Prosecution witness in Australian bank cartel case tells court there was no collusion


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SYDNEY (Reuters) – A prosecution witness in an Australian criminal cartel case against Citigroup Inc (C.N) and Deutsche Bank AG (DBKGn.DE) testified he had just 30 seconds notice about an underwriting conference call and that there was no collusion.

FILE PHOTO: The Citigroup Inc (Citi) logo is seen at the SIBOS banking and financial conference in Toronto, Ontario, Canada October 19, 2017. REUTERS/Chris Helgren

The testimony from former JPMorgan Chase & Co (JPM.N) markets head Jeff Herbert-Smith appears to be at odds with the prosecution’s case that the three banks and their client Australia and New Zealand Banking Group (ANZ.AX) agreed to withhold details about a A$2.5 billion ANZ share sale in 2015 to support the stock.

The case, in which JPMorgan has been given immunity in exchange for cooperating with the authorities, is being closely watched by investment banks around the world because it could influence how they are allowed to conduct capital raisings.

Prosecutors have argued the banks struck up an agreement to not tell investors that underwriters were buying some of the stock on two conference calls that took place in August 2015.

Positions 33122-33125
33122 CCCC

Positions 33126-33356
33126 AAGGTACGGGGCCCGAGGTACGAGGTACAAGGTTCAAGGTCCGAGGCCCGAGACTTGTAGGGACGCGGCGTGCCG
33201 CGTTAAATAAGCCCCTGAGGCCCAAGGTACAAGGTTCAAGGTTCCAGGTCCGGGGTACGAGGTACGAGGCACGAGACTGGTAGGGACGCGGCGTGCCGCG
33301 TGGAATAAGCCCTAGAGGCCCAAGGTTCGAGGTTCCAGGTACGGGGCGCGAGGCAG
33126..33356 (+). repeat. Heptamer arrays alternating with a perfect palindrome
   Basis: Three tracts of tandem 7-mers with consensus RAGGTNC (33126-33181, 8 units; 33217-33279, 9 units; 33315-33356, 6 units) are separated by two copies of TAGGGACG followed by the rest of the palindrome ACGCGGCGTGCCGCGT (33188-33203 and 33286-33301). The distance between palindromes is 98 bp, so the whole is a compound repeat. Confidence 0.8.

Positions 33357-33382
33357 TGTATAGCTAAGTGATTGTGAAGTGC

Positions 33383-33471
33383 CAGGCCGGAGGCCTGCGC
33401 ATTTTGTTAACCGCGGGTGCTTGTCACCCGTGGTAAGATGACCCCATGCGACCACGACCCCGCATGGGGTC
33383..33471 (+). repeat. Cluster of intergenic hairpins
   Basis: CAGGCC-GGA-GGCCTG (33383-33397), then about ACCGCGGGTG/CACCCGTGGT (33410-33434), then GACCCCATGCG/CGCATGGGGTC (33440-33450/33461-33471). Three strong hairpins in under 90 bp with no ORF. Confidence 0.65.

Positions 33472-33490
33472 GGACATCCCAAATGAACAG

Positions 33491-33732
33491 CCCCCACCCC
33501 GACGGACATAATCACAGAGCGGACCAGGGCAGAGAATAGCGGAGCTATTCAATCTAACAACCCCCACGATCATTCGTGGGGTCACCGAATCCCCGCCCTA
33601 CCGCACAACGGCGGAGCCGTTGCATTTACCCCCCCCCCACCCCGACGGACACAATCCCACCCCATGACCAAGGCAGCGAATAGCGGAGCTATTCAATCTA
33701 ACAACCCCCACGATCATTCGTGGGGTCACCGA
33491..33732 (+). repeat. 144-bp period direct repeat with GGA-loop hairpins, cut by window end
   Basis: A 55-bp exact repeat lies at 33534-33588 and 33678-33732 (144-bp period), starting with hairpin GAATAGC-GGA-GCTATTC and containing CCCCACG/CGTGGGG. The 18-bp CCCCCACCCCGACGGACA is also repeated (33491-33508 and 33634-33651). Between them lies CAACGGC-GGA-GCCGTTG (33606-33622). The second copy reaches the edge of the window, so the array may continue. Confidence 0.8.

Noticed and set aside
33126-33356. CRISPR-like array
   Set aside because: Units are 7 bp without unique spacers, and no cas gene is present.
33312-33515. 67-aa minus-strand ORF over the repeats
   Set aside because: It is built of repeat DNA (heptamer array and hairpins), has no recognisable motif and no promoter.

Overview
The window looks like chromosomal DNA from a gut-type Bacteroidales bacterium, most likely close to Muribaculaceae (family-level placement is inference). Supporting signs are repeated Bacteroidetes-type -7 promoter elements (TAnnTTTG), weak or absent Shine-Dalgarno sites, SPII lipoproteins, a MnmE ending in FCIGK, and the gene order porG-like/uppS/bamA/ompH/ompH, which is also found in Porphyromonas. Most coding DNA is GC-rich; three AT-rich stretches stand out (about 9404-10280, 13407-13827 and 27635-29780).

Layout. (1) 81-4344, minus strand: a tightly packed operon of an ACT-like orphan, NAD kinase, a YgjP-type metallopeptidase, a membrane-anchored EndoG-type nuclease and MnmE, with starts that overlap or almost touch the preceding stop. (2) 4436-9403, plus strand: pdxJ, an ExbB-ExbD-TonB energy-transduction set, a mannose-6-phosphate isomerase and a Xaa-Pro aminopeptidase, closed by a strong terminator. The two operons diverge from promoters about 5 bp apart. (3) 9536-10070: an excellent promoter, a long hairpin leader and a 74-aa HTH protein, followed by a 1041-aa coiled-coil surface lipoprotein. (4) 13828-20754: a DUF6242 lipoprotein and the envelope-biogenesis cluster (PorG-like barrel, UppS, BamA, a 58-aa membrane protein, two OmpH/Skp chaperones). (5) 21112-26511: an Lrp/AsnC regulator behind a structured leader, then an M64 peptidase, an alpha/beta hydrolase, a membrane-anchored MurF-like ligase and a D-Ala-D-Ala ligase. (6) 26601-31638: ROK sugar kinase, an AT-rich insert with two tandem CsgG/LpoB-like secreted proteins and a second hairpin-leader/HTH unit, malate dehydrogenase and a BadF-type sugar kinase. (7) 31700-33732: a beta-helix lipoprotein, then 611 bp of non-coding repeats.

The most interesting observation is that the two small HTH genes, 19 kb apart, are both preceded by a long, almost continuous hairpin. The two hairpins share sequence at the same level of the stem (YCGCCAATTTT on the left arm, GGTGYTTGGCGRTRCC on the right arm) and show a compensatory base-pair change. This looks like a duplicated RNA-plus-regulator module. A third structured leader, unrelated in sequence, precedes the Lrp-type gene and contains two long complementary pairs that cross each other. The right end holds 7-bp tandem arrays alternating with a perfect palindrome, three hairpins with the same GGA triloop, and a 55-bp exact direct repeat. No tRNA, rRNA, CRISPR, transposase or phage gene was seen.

But Herbert-Smith, who was on the calls, told a Sydney court in a pre-trial hearing that the staff of the three banks decided to withhold information about the share sale independently and there was no agreement.

“I had 30 seconds’ notice, and three seconds to make up my mind,” Herbert-Smith said of one of the calls.

“I was flying blind on the phone call.”

Seven months later, in March 2016, when he was told the ACCC wanted to speak to him, Herbert-Smith said, “I couldn’t believe it, I was somewhat surprised”.

Herbert-Smith’s lawyer, Philip Strickland, asked: “You didn’t consider that you were involved in cartel behavior, is that correct?”

“That’s correct,” Herbert-Smith responded.

According to his lawyer, Herbert-Smith told other bankers on the call that “we are comfortable with our risk position (and) we are going to stand on it”.

“There was no prior agreement … relating to those lines you’ve just recited,” Herbert-Smith said.

Herbert-Smith said that when he met an ACCC investigator in March 2016, the investigator found it hard to believe three people on the same call made the same decision independently.

“I disagreed. Maybe it was familiarity with capital markets,” he said.

Herbert-Smith met the ACCC about six times before signing a statement that would be used to prosecute the other banks, he said.

The banks and their staff and former staff have declined to comment on the case outside of what is said in court. All of the accused have said they will defend the case, which is yet to go to trial, but none has entered a formal plea.

Reporting by Byron Kaye; Editing by Edwina Gibbs


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